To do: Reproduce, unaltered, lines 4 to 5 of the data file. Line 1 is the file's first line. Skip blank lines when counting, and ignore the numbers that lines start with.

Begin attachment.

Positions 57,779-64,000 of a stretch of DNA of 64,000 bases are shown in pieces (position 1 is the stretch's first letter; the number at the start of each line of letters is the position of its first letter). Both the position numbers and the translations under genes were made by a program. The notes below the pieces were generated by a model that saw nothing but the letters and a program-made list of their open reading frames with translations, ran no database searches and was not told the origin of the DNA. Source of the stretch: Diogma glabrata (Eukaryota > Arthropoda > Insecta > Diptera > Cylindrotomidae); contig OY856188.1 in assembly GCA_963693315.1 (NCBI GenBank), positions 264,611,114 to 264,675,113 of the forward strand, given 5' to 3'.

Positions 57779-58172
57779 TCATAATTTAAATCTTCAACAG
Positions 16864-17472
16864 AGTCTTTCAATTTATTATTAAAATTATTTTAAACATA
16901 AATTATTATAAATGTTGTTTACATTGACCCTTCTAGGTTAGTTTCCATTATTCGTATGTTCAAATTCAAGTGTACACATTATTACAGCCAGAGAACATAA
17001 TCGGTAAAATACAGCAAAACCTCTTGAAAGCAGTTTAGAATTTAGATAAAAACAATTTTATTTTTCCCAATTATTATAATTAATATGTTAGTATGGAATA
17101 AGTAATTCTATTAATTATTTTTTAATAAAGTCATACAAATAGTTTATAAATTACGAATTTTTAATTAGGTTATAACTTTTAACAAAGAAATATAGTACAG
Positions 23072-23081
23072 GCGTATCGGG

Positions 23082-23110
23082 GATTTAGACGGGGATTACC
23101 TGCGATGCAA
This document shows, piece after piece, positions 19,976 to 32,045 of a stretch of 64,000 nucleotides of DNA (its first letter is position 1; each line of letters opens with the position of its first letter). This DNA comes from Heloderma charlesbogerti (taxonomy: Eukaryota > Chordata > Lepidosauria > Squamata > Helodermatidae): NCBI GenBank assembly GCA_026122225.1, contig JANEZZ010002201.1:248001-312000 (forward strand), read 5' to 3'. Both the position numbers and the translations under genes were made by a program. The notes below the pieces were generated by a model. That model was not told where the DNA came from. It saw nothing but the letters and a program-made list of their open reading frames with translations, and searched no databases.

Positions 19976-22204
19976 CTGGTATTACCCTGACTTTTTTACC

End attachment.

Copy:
Positions 16864-17472
16864 AGTCTTTCAATTTATTATTAAAATTATTTTAAACATA